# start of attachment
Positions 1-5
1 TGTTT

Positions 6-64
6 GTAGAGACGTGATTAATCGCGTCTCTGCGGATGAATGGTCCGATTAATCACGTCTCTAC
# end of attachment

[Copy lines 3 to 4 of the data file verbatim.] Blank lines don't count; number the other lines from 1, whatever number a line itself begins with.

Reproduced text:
Positions 6-64
6 GTAGAGACGTGATTAATCGCGTCTCTGCGGATGAATGGTCCGATTAATCACGTCTCTAC